Imara: Yeah, I think I agree with you. I mean, I think that for me, what I’m really struck by is how, for instance, in Nevada, the amendment including gender identity and sexual orientation protections into the constitution are actually faring better than [chuckles] both of the democratic candidates, like the governor and the senator. Like, it’s outpacing that in a swing state, which has been targeted by Republicans. And it seems as if, you know, with regards to anti-trans messaging, overall, tha-, as you say, it plays in Florida, and it plays in Texas, but it really wasn’t as decisive for them as they thought.

Katelyn: You know, honestly, okay, this is gonna sound weird given that I, what I do for a living, but I, I don’t think the average voter really cares much about [laughter] trans people. I don’t think it’s an everyday thought for the average voter, what’s happening with trans people. Yeah, as much as I want them to be thinking about trans people and caring about what happens to trans people, I just don’t think it’s top of mind, right? Like, people have other issues that they’re more concerned with. So, I think the fact that Republicans thought this is a winning issue, and let’s talk a little bit about why they thought this was a winning issue. They, they looked at Glenn Youngkin’s run for governor in Virginia last year, that was very much revolving around education and what’s happening in the school systems.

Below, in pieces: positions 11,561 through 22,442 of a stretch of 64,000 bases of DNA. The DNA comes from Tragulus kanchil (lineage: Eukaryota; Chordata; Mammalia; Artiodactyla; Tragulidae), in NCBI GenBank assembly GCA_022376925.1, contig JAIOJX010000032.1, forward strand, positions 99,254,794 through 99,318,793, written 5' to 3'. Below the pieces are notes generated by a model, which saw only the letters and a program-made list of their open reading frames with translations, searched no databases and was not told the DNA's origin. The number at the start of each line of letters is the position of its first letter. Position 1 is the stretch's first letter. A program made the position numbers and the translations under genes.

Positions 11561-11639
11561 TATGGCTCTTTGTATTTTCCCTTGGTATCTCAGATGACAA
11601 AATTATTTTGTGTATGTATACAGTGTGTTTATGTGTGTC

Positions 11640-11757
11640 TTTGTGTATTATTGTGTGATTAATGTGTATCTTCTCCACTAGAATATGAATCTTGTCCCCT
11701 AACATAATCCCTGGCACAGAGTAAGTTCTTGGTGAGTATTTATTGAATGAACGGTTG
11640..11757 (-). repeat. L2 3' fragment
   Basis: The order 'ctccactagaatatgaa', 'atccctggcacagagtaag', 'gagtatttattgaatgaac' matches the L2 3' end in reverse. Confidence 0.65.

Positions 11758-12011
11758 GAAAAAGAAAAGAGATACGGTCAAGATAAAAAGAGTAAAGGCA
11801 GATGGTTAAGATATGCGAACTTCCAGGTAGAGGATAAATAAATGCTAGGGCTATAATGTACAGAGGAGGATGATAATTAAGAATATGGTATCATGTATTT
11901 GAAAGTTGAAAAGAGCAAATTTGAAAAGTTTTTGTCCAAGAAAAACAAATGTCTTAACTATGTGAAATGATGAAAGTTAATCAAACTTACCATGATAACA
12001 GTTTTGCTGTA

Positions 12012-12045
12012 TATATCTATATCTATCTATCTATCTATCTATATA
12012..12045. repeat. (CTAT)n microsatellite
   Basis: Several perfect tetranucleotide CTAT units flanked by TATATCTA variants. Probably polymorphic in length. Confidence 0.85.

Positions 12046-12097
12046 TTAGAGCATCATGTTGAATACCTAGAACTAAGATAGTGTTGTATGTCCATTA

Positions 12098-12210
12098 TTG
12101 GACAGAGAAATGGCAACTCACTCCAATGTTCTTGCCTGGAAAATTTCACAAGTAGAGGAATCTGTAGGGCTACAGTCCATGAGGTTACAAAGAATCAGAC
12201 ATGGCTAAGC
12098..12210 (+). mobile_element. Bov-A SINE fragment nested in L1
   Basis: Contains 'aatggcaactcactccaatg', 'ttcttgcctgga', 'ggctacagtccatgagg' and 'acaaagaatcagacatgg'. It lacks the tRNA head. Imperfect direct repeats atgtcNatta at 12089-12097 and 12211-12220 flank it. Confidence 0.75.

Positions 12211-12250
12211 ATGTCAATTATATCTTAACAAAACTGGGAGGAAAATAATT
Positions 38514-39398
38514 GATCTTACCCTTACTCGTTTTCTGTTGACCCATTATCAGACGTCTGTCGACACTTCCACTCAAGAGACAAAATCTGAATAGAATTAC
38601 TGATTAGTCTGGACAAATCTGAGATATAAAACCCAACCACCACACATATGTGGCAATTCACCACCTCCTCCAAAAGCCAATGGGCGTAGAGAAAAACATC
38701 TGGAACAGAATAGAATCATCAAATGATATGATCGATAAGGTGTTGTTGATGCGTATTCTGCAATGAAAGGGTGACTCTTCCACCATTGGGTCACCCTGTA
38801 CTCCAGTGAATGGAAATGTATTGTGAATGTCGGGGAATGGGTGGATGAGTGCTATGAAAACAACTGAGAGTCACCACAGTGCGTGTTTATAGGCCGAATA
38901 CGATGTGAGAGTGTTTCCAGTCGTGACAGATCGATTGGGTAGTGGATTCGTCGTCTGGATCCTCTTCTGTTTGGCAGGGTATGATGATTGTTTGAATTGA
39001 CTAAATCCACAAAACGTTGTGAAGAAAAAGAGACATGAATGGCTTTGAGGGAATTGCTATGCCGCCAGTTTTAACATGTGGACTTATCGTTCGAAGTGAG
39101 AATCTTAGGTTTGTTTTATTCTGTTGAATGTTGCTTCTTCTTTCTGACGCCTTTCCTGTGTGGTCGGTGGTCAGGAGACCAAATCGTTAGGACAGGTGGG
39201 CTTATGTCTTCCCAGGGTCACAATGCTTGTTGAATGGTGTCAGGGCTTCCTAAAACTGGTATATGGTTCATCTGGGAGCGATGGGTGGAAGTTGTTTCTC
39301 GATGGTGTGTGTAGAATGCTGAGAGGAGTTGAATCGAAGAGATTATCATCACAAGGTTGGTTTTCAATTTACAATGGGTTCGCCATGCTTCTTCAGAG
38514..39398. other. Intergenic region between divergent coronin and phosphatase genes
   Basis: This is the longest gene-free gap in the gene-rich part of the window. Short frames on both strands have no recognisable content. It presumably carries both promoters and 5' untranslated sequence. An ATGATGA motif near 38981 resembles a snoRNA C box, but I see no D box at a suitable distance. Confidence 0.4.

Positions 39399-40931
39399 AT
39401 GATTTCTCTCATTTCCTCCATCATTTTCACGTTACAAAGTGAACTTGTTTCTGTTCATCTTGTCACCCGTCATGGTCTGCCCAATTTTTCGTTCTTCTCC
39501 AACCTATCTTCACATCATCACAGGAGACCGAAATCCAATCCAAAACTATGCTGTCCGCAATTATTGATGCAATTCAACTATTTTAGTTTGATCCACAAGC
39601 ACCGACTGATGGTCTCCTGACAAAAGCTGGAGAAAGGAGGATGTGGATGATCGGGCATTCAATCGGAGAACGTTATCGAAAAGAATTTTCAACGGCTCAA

If you bring your mind back to last year, a lot of that concerns started with COVID restrictions, right? People were angry that their kid’s educations were getting a setback without making a value judgment on that issue. I think that’s where it started, right? And it kind of grew into the critical race theory panic and the gender identity panic. But I think the backlash from voters was mostly over the COVID restrictions and not the other two things. And I think Republicans took the wrong lesson from that win. And they tried to go all-in on the culture war, made the culture war all about trans people and libraries and, of course, you’ve seen venues for drag queen story hours, like getting fire bombs throughout the country. I think that turns people off. [chuckles]

Joe Biden’s approval numbers are not great right now, by old measures, mathematically, and based on history, democrats should have gotten shellacked. You know, other presidents who are in the first term with similar approval ratings, you see the opposite party just completely rolling in that first midterm. And that just, flat-out, didn’t happen this time. So, there’s obviously something about the Republican message that just didn’t land, didn’t connect with regular voters. I think the fact that they tried to turn so much of this election into a referendum on trans people and then lost, is a good sign for trans people. And not necessarily saying that supporting trans rights will outright win elections, but democrats should have more confidence that defending trans people will not end up costing them at the ballot box. 

Imara: I think that for me the part about Joe Biden’s approval rating is that it’s always in relative comparison to ‘what’. So, yeah, Joe Biden’s at 45, but what is Trump at? What are some of the local candidates like Herschel Walker at? People are like, “Oh, economy’s the number one issue.”. And I was surprised that when they ask people questions about inflation, for example, that they said that like the number-one issue was not Joe Biden but the war in Ukraine. So, I just think that there was a lot of misreading of what was going on. But on this particular issue around trans issues, they saw the success of things in Florida.